We’re all familiar with Murphy’s Law, but did you know Murphy had a trilogy of laws?
Writer Robin Gaddum recently shared Murphy’s Three Laws of Business Continuity. The First Law is generally well known and accepted: “If it can go wrong, it will go wrong.”
This reminds us of the importance of risk assessment and the value of investment in risk prevention.
Murphy’s Second Law is less well-known, but is widely appreciated based upon individual experience: “If it cannot possibly go wrong, it will still go wrong!”
However hard we try and however much we invest in risk prevention we never completely identify and eliminate all risks. Law No. 2 reminds us of the need for a business continuity plan, a last-ditch deference to enable recovery in the aftermath of the most improbable and unforeseen event.
Murphy’s Third Law is a cold reminder of the fact that “Bad Stuff Happens” and we will have to deal with the impact: “In real life, puppies die… Get over it.”
When disasters occur, in spite of all of our planning and preparation there is always an impact, Gaddum notes. If we didn’t feel an impact, then it wouldn’t be a disaster!
As longtime experts in disaster response, we have weathered some catastrophic events over the years and have provided support and guidance to our clients who experience such events. While we repeatedly drill and rehearse how to respond to these disasters, unexpected circumstances can arise that no one could have predicted.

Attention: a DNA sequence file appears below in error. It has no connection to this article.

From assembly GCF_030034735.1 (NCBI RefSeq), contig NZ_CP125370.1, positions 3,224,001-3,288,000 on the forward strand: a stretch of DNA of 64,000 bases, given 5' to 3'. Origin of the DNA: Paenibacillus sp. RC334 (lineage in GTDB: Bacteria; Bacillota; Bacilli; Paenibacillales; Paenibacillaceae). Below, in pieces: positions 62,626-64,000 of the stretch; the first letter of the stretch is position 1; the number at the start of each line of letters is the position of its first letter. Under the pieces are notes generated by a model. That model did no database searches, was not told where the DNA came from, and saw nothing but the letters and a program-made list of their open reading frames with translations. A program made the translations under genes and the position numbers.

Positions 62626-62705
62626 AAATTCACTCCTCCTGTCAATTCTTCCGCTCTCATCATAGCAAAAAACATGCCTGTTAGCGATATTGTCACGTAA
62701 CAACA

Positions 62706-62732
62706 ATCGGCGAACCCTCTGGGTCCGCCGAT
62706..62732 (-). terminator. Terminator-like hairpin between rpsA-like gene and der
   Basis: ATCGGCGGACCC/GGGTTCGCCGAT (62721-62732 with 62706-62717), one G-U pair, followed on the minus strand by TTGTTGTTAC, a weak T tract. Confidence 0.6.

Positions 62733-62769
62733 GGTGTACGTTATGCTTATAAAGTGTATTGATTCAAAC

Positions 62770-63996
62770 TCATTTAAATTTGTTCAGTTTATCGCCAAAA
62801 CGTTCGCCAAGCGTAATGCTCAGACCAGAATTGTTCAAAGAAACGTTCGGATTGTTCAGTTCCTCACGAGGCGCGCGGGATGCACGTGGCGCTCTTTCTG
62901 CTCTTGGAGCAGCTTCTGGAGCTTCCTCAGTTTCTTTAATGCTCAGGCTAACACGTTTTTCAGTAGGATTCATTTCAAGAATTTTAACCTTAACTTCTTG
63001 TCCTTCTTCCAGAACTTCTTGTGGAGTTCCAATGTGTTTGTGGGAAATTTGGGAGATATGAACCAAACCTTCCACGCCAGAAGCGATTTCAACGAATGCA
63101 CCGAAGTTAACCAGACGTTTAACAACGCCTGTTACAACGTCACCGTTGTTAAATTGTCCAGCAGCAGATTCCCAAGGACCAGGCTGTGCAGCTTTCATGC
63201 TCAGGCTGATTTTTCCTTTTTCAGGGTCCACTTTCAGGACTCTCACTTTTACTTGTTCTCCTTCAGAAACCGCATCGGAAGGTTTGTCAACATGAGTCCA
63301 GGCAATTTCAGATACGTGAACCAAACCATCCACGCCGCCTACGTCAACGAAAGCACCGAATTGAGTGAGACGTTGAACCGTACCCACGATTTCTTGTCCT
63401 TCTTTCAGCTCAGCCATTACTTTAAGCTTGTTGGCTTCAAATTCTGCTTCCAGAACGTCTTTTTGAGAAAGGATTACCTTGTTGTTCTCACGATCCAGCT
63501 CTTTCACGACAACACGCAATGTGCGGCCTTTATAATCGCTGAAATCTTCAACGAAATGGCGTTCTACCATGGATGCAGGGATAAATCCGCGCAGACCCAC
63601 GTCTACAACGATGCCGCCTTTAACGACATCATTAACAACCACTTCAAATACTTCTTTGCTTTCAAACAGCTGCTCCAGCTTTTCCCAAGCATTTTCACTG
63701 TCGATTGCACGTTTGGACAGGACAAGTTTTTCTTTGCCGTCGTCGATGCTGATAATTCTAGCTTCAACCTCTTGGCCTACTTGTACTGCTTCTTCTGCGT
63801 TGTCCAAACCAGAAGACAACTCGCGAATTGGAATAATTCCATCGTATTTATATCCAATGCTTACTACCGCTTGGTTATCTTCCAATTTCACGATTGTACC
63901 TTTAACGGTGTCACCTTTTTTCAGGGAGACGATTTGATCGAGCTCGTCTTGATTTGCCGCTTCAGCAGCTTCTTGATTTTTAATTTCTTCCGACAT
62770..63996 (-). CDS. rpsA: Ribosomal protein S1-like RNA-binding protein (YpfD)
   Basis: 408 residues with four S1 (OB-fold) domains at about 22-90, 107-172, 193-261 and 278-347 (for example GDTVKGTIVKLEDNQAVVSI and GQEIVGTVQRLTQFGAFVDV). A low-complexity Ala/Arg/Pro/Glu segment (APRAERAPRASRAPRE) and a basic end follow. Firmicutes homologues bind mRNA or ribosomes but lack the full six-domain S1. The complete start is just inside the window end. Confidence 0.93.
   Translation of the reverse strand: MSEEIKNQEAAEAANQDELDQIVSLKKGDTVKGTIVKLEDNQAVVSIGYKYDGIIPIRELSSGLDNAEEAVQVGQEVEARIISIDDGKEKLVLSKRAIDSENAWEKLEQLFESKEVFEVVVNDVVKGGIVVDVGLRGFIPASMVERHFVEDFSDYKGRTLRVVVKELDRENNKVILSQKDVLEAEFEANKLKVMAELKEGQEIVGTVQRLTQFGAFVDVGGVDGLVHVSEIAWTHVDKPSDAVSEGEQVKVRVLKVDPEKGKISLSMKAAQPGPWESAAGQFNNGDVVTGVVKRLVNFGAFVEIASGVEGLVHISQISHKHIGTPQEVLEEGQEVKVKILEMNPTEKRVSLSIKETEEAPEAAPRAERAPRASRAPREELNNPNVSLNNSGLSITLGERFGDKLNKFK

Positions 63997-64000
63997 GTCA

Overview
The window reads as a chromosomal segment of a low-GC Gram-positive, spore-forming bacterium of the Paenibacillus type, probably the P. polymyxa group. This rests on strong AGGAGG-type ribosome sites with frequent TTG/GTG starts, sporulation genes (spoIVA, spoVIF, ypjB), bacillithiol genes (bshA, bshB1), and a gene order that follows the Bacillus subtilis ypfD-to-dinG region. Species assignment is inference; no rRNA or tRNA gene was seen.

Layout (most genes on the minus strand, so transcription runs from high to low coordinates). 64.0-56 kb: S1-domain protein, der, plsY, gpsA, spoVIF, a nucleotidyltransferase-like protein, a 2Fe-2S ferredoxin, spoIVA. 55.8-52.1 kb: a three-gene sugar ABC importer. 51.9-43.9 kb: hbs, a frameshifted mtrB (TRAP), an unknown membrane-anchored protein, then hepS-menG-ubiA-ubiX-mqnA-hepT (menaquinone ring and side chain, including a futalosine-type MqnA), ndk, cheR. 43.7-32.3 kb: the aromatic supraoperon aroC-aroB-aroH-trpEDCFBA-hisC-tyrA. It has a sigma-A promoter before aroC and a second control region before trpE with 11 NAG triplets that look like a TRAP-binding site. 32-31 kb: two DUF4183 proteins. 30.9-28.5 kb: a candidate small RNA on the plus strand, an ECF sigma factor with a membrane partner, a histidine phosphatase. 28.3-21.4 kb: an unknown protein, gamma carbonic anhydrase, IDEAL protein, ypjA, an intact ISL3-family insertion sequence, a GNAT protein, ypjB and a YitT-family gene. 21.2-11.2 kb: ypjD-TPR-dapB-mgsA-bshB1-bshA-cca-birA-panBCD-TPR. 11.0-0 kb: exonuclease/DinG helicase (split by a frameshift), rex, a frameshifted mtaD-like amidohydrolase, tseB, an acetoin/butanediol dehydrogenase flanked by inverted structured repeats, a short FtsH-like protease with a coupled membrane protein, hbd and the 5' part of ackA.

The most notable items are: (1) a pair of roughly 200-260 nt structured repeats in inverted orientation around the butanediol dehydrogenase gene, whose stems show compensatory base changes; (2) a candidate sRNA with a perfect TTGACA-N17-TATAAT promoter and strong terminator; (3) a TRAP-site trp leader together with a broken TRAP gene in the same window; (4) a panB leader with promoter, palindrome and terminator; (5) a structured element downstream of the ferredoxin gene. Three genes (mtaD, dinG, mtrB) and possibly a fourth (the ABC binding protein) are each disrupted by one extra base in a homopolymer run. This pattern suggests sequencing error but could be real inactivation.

To somebody new to the industry or process, this can be overwhelming and downright scary. But seasoned professionals recognize that there are no sure-fire recipes for success: every crisis is different. While it may seem like wasted time to prepare for a disaster, it’s more important than ever. Through repeatedly practicing our response when a crisis occurs, we build “muscle memory” to help shape our reactions to better respond to unexpected situations. Further, no matter how good a response is or how well prepared an organization, the fact is that bad things happen in a disaster; there will be casualties or fatalities that could not have been prevented—no matter how hard we try.
However, having a plan in place helps an organization and its employees become more resilient, which will ultimately make the investment of money and time well spent.